courts, is that "it is the present capacity of taking effect in possession, if the possession were to become vacant, that distinguishes a vested from a contingent remainder." (4 Com. 203.) The difference between these two definitions is marked, though it has often been overlooked in the discussion of an intricate subject. Under the latter, every remainder is vested if the remainderman is capable of taking at this moment, should the estate fall in. Blackstone requires in addition that he should also be certain to take whenever it does fall in; provided, of course, he lives long enough. Any other contingency than his death, which may prevent him from taking at that time, is fatal to the vested character of the remainder: while, according to the other rule, "if there is a present right to a future possession, though that right may be defeated by some future event, contingent or certain, there is nevertheless a vested estate." (Lourie, J., in Manderson . Lukens, 23 Pa. St. 31; 62 Am. Dec. 312; Carver v. Astor, 4 Peters, 190.)
In New York and some other states the latter rule is now adopted by statute, and of course is binding. For the doubts created by overlooking the change thus made, compare Olney v. Hull, 21 Pick. 311; Thomson v. Ludington, 104 Mass. 193; Moore v. Littel, 41 N. Y. 66; Doe v. Considine, 6 Wall. 458.
(37 a) Contingent remainders may be defeated by destroying or determining the particular estate, page 171. But a mere disseisin of the particular tenant will not destroy them, so long as he retains a right of entry. (Fearne on Remainders, p. 286.) Of course the tenant's alienation that merely transfers his estate to another will not destroy the remainders. Aliter, if he destroys the estate, as by feoffment. But it is questionable whether this rule applies in states where the tenant's alienation is by statute good only to the extent that he may legally transfer, and does not work a forfeiture.
(37 b) An executory devise, page 172.
Mr. Fearne objects to this definition as too broad, because it covers also contingent remainders given by will, and would substitute for it: "Such a limitation of a future estate or interest in lands or chattels (though in the case of chattels personal it is more properly an executory bequest), as the law admits in the case of a will, though contrary to the rules of limitation in conveyances at common law." (Civil Remainders, p. 368; Coleman's Epitome, p. 75.)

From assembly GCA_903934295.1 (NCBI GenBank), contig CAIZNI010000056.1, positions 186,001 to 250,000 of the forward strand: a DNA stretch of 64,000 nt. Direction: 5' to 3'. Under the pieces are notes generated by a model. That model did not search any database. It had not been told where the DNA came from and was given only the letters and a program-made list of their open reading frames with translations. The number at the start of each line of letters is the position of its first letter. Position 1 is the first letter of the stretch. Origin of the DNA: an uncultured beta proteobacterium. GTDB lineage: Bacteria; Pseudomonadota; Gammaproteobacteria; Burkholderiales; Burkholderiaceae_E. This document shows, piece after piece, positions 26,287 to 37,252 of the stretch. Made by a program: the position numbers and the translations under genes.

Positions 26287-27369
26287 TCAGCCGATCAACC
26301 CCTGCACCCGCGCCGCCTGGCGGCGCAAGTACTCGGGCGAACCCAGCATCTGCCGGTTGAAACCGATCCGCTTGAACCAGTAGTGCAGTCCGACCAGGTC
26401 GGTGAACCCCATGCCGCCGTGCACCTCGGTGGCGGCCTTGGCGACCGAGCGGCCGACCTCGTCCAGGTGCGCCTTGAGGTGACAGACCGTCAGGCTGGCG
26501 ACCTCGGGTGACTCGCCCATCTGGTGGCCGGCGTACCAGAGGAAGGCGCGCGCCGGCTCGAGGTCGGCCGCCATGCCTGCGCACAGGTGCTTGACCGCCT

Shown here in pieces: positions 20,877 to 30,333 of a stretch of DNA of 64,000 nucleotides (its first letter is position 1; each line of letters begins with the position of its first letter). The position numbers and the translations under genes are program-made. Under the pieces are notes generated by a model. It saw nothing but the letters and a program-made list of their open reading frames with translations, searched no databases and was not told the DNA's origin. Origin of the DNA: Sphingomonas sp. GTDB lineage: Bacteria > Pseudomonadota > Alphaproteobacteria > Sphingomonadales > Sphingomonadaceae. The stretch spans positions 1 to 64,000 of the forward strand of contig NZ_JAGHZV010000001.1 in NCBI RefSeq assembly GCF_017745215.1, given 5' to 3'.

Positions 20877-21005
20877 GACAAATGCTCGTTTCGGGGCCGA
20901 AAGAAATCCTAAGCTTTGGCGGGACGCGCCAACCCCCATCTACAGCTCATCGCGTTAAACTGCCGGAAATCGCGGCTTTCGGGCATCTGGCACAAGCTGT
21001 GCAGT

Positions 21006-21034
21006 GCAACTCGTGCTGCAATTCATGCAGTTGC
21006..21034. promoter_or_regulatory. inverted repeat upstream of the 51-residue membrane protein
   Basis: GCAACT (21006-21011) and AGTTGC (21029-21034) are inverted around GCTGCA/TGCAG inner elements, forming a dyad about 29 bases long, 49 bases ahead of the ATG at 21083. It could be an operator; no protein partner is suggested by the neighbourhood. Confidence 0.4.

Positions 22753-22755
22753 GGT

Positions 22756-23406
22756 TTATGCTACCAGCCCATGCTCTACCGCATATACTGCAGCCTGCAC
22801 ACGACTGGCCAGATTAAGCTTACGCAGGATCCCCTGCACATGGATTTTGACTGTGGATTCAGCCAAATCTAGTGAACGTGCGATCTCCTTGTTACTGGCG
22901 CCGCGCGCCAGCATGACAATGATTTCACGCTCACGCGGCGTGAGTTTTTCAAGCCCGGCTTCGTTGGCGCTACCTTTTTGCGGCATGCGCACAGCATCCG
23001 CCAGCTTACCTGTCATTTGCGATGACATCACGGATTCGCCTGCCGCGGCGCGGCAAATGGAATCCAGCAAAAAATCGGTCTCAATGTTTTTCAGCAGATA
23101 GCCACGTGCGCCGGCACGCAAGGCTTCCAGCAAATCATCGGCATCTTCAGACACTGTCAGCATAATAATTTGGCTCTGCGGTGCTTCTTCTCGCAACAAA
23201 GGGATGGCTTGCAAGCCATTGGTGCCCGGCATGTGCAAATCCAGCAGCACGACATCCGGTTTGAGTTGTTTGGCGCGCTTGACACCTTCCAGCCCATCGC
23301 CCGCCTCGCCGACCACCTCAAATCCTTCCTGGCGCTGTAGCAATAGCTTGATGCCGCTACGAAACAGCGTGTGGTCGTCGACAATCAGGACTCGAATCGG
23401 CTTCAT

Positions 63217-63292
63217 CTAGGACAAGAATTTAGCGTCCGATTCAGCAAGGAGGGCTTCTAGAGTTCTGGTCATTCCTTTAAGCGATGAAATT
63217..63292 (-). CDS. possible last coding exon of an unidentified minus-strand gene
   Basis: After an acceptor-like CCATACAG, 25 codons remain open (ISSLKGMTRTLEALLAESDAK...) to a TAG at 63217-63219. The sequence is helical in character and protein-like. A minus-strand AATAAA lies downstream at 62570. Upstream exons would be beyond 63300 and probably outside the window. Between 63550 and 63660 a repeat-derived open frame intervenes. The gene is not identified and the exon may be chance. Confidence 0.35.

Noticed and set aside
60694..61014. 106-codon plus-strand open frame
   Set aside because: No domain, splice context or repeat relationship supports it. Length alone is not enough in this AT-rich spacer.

But the American student must remember that in many states by statute such interests may be created by deed as well as will, and should properly be termed executory estates" rather than executory devises. In other respects Blackstone's description applies to them.
CHAPTER THE TWELFTH.
OF ESTATES IN SEVERALTY, JOINT TENANCY, COPARCENARY, AND COMMON.
We come now to treat of estates, with respect to the number and connexions of their owners, the tenants who occupy and hold them. And, considered in this view, estates of any quantity or length of duration, and whether they be in actual possession or expectancy, may be held in four different ways [see note 38, page 314]; in severalty, in joint tenancy, in coparcenary, and in common.
I. He that holds lands or tenements in severalty, or is sole tenant thereof, is he that holds them in his own right only, without any other person being joined or connected with him in point of interest, during his estate therein. This is the most common and usual way of holding an estate; and therefore we may make the same observations here, that we did upon estates in possession, as contradistinguished from those in expectancy, in the preceding chapter: that there is little or nothing peculiar to be remarked concerning it, since all estates are supposed to be of this sort, unless where they are expressly declared to be otherwise; and that in laying down general rules and doctrines, we usually apply them to such estates as are held in severalty. I shall therefore proceed to consider the other three species of estates, in which there are always a plurality of tenants.
 II. * An estate in joint tenancy is where lands or tenements are granted to two or more persons, to hold in fee-simple, fee-tail, for life, for years, or at will. In consequence of such grants an estate is called an estate in joint tenancy, and sometimes an estate in jointure, which word as well as the other signifies 3an 5 union or conjunction of interest;* though in common speech the *-* Quoted, 14 Wend. 336.
a Litt. 277.
5 Prior editions read "a."